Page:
Despite discovering a new uncanny valley, the robot is pretty cool. It appears to a be a hybrid airship/helicopter on a small-scale. The balloon either zeros out the weight of the robot or provides slightly more lift. It’s up to the propellers to provide the rest.
We like the carbon fiber truss around the drone. It’s a really slick build with barely an untamed wire. This seems like a much safer design than a quadcopter for indoor flying. If its end effector wasn’t so creepy it would be even cooler. Video after the break.
We’ve probably all experimented with a very clear demonstration of the basic principles of lift: if you’re riding in a car and you put your flattened hand out the window at different angles, your hand will rise and fall like an airplane’s wing, or airfoil. This week’s Retrotechtacular explains exactly how flight is possible through the principles of lift and drag. It’s an Army training documentary from 1941 titled “Aerodynamics: Forces Acting on an Air Foil“.
What is an airfoil? Contextually speaking, it’s the shape of an airplane’s wing. In the face of pressure differences acting upon their surfaces, airfoils produce a useful aerodynamic reaction, such as the lift that makes flight possible. As the film explains, the ideas of lift and drag are measured against the yardstick of relative wind. The force of this wind on the airfoil changes according to the acute angle formed between the airfoil and the direction of the air flow acting upon it. As you may already know, lift is measured at right angles to the relative wind, and drag occurs parallel to it. Lift is opposed by the weight of the foil, and drag by tension.
Airfoils come in several types of thicknesses and curvatures, and the film shows how a chord is derived from each shape. These chords are used to measure and describe the angle of attack in relation to the relative wind.
The forces that act upon an airfoil are measured in wind tunnels which provide straight and predictable airflow. A model airplane is supported by wires that lead to scales. These scales measure drag as well as front and rear lift.
In experimenting with angles of attack, lift and drag increase toward what is known as the stalling angle. After this point, lift decreases abruptly, and drag takes over. Lift and drag are proportional to the area of the wing, the relative wind velocity squared, and the air density. When a plane is in the air, drag is a retarding force that equals the thrust of the craft, or the propelling force.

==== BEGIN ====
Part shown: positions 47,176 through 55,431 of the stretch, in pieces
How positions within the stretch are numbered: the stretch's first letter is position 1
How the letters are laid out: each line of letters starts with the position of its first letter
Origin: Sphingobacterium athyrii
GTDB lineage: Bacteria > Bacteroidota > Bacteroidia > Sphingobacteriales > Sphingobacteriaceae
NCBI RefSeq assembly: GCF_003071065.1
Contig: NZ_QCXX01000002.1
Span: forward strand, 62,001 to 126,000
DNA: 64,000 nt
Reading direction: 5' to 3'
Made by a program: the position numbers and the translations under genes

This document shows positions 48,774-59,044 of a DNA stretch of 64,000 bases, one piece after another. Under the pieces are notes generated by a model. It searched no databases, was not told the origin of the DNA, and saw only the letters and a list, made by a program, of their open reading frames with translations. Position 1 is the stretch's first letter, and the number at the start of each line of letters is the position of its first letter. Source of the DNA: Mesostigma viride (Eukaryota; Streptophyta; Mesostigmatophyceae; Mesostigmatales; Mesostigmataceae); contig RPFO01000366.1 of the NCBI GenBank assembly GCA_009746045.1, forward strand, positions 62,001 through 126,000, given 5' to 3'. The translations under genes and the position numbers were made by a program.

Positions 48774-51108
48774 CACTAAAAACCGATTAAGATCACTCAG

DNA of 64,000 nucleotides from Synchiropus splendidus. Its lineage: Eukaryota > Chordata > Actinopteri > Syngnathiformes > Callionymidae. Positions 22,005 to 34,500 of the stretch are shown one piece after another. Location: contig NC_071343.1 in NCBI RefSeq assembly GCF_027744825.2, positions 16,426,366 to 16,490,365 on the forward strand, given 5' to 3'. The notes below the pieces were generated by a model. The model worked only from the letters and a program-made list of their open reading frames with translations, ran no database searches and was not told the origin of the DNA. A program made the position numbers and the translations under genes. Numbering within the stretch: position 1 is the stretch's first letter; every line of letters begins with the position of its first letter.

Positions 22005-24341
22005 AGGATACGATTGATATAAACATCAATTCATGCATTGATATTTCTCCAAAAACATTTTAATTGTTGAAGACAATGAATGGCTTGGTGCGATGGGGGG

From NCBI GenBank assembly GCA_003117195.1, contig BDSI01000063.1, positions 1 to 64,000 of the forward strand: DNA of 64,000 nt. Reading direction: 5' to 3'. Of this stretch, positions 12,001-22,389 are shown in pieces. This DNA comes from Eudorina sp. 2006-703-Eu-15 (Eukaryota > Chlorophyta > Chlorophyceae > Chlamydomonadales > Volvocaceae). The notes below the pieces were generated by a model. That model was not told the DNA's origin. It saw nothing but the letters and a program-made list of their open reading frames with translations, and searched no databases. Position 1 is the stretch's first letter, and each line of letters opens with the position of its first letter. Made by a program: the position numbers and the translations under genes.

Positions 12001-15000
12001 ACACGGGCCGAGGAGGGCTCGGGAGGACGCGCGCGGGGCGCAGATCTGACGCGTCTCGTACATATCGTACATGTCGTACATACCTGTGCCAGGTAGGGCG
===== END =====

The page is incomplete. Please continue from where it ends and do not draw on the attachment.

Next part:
Airfoil models are also unit tested in wind tunnels. They are built with small tubes running along many points of the foil that sit just under the surface. The tubes leave the model at a single point and are connected to a bank of manometer tubes. These tubes compare the pressures acting on the airfoil model to the reference point of atmospheric pressure. The different liquid levels in the manometer tubes give clear proof of the pressure values along the airfoil. These levels are photographed and mapped to a pressure curve. Now, a diagram can be made to show the positive and negative pressures relative to the angle of attack.
In closing, we are shown the effects of a dive on lift as an aircraft approaches and reaches terminal velocity, and that lift is attained again by pulling slowly out of the dive. Remember that the next time you fly your hand-plane out the window.
There’s an old saying that goes something like, “When the going gets tough, the tough builds their own 5-story wheelchair lift.”
Actually we’re pretty sure that’s not even close to how the saying goes, but when his local council turned their backs on [Dmitry Bibikow’s] request for wheelchair access to his apartment, that’s exactly what he did.
[Dmitry], an avid mountaineer, was injured in a climbing accident that left him without the use of his legs. Unfortunately for him, he and his family reside on the 5th floor of an apartment building that was not handicap accessible. Rather than move out, he asked the local council to install an elevator, which they agreed to.
Time passed, and as the project sank deeper and deeper into a mire of bureaucracy, [Dmitry] began to lose hope of ever seeing an elevator installed. After six years of relying on friends to help him get in and out of his apartment, he took matters into his own hands and installed a chair lift just off the side of his balcony.
According to [Dmitry] it works great, and he can get from the front door to his apartment well before his more able neighbors make it up the stairs. So far, the city council has not said anything about the lift, and he hopes it stays that way.
Like the Grand Theft Auto RC missions come to life, this helicopter can grasp objects for transport. They don’t have to be a special size or shape, and it can lift them even if they are not centered. This is thanks to a load-balancing hand (originally developed as a prosthesis) that relies on flexible joints and a tendon-like closing mechanism. As you can see in the video, the light-weight chopper has an on-board camera so that the operator can see what is being picked up. This little guy has no problem lifting objects that are over one kilogram while remaining stable in the air.
We usually envision small wheeled robots when we thing about swarm robotics but these cooperative quadcopters make us think again. This is an extension of the same project that produced those impressive aerial acrobatics. It may not be as flashy, but watching groups of the four-rotored flyers grab onto and lift loads is quite impressive. There is also a shot of one dropping a 2×4 and immediately compensating for the loss of weight. We’re not certain, but it looks like team lifting doesn’t require the 20 high-speed camera rig that the acrobatics did. We’ve embedded the demonstration video after the break.